Phillip received flak from Jimmy and the "Idol" judges during Season 11 for some of his obscure song choices and arrangements--"arty" was one adjective that was tossed around, disdainfully--but Phillip insists that when he was in the studio, he learned how to balance "American Idol's" commercial pressures with his own artistic tendencies. "I definitely got to be 'arty' a lot! But I also learned to write songs that were more simple. That was a learning experience for me, but I like to have a little bit of a challenge. But they learned from me, too. Sometimes they'd be like, 'That's a little strange...but I like it!' So I fought for it. It was a give and take from everybody. But I think the album is arty.
"It's an album that really represents me and it really comes from my heart, so I really hope people can connect with it," Phillip states. "Hey, maybe people will like at least just one song!"
Oh, we think people will like more than one song. Listen to 60-second snippets of all 12 songs above, and check out Phillip's track-by-track commentary below!
Man On The Moon (written by Phillip Phillips) - "I wrote that song by myself. It's just me, the music and lyrics. It's a song about someone trying to be somebody that they're not, and how you need to be yourself no matter what. But I had that song written right before 'Idol,' so I wasn't really thinking about that. It's something more personal. I don't want to say what it's about right now. Maybe if I get a 'VH1 Storytellers' someday, I will..."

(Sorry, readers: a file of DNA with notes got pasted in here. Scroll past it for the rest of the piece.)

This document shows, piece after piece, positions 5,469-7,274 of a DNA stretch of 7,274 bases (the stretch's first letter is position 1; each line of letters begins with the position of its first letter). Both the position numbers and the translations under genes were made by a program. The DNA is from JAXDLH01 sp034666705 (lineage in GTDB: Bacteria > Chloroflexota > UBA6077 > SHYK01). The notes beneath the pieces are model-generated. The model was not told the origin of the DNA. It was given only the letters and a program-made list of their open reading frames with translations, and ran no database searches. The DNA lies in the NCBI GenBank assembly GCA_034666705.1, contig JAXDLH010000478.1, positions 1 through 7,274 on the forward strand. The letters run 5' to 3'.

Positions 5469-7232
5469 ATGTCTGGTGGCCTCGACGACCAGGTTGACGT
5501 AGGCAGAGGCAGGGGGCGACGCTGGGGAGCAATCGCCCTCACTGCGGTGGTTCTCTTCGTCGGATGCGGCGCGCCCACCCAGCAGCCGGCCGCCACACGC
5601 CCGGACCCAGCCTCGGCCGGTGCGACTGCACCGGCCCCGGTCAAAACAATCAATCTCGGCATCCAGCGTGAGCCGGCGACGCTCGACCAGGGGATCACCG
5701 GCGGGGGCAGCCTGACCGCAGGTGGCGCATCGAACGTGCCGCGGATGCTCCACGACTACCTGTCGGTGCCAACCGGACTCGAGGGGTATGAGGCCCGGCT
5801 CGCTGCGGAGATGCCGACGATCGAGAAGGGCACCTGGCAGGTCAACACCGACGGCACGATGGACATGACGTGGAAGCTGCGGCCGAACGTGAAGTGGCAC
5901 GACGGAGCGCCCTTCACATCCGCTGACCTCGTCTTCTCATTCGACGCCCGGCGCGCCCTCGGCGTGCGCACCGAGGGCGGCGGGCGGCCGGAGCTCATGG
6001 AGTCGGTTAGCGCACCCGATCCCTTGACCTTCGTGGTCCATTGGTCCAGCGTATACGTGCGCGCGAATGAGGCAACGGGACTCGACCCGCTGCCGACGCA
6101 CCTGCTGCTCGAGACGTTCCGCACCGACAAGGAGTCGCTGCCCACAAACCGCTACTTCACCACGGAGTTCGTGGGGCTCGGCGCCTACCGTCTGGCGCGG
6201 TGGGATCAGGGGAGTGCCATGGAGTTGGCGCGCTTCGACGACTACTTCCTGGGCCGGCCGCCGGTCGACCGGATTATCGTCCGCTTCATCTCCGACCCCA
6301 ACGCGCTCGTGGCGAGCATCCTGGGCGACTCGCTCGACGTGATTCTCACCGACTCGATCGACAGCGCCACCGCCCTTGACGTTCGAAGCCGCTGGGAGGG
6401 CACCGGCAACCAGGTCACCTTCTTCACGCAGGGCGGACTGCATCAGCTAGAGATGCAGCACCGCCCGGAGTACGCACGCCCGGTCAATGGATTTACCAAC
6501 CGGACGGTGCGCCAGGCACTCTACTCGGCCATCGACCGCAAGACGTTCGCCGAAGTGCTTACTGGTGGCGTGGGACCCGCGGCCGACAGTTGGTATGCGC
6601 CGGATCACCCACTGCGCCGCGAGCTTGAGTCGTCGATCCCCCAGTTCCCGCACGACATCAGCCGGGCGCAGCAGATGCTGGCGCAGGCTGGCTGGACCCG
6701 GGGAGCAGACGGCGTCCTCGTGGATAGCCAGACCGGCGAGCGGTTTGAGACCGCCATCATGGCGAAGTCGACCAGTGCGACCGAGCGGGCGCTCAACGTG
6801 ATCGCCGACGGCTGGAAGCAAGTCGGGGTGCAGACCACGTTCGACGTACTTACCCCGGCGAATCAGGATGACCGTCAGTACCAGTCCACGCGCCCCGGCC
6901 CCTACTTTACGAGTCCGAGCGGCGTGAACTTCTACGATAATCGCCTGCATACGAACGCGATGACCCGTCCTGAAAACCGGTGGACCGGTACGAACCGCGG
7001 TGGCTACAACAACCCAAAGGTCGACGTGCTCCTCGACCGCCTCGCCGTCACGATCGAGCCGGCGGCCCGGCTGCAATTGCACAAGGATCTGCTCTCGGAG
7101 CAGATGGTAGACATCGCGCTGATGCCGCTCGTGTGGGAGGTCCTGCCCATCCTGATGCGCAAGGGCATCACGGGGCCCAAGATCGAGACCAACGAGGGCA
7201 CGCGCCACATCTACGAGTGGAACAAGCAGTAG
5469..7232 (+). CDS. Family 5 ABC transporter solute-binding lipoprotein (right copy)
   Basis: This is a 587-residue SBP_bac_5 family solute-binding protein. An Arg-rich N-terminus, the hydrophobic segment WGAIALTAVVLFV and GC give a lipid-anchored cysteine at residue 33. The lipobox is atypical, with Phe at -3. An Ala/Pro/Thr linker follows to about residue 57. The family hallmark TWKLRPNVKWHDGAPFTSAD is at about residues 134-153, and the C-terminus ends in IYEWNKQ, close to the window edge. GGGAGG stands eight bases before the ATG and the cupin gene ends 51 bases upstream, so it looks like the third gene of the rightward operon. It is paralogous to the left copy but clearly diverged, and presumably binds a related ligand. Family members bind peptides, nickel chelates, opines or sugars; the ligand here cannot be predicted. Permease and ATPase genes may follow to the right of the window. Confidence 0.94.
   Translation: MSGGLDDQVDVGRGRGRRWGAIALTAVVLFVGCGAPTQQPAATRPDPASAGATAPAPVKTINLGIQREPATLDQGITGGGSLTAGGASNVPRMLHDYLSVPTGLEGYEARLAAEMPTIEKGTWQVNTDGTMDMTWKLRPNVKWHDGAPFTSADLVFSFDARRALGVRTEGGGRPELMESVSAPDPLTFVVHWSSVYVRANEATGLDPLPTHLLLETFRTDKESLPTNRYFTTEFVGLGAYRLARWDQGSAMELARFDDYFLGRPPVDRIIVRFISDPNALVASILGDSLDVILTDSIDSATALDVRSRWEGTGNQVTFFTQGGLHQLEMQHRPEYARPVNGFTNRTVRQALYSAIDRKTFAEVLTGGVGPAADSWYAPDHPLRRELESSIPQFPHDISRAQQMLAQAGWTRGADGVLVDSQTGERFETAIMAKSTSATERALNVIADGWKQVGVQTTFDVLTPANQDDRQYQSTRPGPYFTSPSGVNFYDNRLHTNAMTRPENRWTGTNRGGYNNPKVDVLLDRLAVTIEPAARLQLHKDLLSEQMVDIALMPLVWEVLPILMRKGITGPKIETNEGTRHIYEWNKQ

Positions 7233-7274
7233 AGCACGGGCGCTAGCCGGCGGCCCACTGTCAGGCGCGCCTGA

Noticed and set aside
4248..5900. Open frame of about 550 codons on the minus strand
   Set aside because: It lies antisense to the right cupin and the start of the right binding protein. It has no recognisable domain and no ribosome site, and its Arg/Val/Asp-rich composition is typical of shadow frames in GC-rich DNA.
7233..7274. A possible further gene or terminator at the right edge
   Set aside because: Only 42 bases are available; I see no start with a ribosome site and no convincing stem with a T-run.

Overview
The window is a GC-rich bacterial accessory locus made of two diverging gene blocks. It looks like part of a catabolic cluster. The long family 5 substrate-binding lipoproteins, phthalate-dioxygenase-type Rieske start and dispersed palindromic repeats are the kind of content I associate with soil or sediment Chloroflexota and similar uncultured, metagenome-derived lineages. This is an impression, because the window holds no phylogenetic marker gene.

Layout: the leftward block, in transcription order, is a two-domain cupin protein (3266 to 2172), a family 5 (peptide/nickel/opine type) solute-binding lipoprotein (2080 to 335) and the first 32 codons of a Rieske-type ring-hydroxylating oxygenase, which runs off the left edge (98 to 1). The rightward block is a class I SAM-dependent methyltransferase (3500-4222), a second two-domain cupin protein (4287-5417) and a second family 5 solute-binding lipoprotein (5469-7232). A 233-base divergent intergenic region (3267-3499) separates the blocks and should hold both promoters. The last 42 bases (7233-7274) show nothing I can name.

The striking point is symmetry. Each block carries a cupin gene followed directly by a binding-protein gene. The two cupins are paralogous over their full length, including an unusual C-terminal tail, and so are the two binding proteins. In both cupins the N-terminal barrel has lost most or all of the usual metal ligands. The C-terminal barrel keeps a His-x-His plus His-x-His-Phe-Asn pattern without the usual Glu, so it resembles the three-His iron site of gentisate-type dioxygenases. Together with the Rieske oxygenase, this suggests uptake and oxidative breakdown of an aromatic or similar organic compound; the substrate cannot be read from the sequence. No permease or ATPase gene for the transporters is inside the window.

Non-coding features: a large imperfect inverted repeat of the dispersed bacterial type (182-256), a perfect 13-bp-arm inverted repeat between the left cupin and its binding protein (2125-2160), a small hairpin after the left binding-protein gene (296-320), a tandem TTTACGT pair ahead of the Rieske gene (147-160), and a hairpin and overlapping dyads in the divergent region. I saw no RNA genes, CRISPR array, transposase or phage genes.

Home (Greg Holden, Drew Pearson) - "This song [which has sold 2 million downloads] has just been a blessing to me. I couldn't ask for anything better. I've grown more into the song; each time I play it, I make it more of my own and do some fun things to make it more different, to make it more me."
Gone Gone Gone (Derek Fuhrmann, Todd Clark, Gregg Wattenberg) - "This is just a beautiful love song--but it's not cheesy. I really like how it plays out. It has a serious feel to it, like, 'I'll be at your side, no matter what.' But it doesn't have to be about a girlfriend or boyfriend. It can be about anyone that you love dearly--a family member or something."
Hold On (Phillip Phillips) - "I wrote this one a while back. It's about how when I was a little younger, after graduating college, people would say, 'You'll find yourself out in this world. You'll find out who you are later in life.' Which is kind of true...but they don't know me at all, so they don't know if I've found myself already or not! So that's what the song means. Have I found myself? I don't know! It's a big world out there."
Tell Me A Story (Phillip Phillips, David Ryan Harris) - "I had the music mostly written during 'Idol,' but I never wrote any words to it. After I won, I wrote the first verse and half of the second verse, but then I was just stumped. So they brought in David Ryan Harris, an awesome songwriter. It took us maybe an hour or two to come up with a second verse. He wrote it, and I loved it. It's a story about hope, I guess--about not being scared of what's around you, and trying to take it all in. It's a sweet love song, too, saying not to be scared to just go out there."